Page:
What Does God Have to Do with Paying My Bills?
Ann C. Stewart, C.S.B.
Member of the Board of Lectureship of The Mother Church,
The First Church of Christ, Scientist, in Boston, Massachusetts
You know, while I was still developing this lecture a man came to see me about some rather severe business problems he was having – in fact he said he was on the verge of bankruptcy. Now this man knew virtually nothing about Christian Science and one of the first questions he asked me was "What does God have to do with paying my bills?"
Of course, that's the same sort of question people have been asking for ages, isn't it? What does God have to do with healing this disease, or how can God help save my marriage? I think really that kind of question expresses what we might call a "hopeful skepticism."
Now up to the point where someone actually asks that question right out loud, the skepticism has usually outweighed the "hopeful"! But then something happens and all the familiar supports, all the conventional aids we've always leaned on – the bank account, or family, or medicine – isn't working. And at that point the hope begins to outweigh the skepticism. And we're ready to turn to God.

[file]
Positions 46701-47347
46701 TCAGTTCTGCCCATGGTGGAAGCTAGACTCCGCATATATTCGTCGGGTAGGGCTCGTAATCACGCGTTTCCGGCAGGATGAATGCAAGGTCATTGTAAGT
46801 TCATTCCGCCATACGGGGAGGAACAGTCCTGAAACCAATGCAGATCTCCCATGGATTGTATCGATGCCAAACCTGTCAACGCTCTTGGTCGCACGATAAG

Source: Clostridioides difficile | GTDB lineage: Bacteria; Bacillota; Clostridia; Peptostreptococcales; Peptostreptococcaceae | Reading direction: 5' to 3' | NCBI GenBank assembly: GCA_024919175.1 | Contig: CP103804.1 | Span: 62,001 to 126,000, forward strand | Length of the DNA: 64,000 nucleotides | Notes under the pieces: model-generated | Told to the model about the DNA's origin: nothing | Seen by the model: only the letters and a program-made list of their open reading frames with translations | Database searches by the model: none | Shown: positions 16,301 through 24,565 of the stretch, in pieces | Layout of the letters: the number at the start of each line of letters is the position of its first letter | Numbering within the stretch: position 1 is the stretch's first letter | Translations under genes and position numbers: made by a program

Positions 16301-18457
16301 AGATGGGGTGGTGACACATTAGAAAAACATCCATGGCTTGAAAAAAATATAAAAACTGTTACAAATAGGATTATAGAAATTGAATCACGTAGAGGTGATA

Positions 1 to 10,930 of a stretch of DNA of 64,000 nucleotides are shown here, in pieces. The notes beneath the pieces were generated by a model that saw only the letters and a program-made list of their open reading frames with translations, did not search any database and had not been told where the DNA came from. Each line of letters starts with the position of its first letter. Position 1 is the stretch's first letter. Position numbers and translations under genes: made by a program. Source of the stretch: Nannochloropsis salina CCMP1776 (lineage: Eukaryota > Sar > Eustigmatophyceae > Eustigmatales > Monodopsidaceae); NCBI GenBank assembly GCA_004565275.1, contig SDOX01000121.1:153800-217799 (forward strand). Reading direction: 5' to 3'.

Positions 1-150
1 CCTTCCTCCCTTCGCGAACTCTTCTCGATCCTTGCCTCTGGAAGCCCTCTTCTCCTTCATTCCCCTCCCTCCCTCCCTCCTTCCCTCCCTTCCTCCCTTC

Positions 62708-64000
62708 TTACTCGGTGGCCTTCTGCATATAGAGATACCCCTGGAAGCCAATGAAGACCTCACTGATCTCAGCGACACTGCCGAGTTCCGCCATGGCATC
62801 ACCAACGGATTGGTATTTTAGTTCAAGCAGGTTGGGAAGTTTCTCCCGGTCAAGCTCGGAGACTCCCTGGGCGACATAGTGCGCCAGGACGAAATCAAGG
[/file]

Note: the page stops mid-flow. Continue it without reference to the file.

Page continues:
"Trials are proofs of God's care."1 That's a sentence from "Science and Health with Key to the Scriptures," by Mary Baker Eddy, the woman who discovered Christian Science and founded our church. Now, sometimes people aren't so sure they like that statement. "Trials are proofs of God's care."
"Doesn't that mean that God sends trials to us?" No. It means that trials send us to God. And when we get there, we find proof of His care. And that's what we're going to be talking about this afternoon – proofs of God's care.
I suppose for the vast majority of Americans, what we think of as the Great Depression isn't even a memory – it's just history, albeit recent history. However, there are those of us around today who do remember those years, who experienced them to some degree – and I'm one of them. I was born during the depression so I must admit my memories of it are rather vague. In fact, my main recollection of that time is all the initials: NRA, WPA, TVA, CCC, FDR! And all of those initials, including FDR, represented attempts to get this country of ours out of the terrible economic slump it was in, to give people jobs, to put food on the table. You know during the Depression some 25% of the work force was out of work so having enough to eat was a very real concern for a lot of people.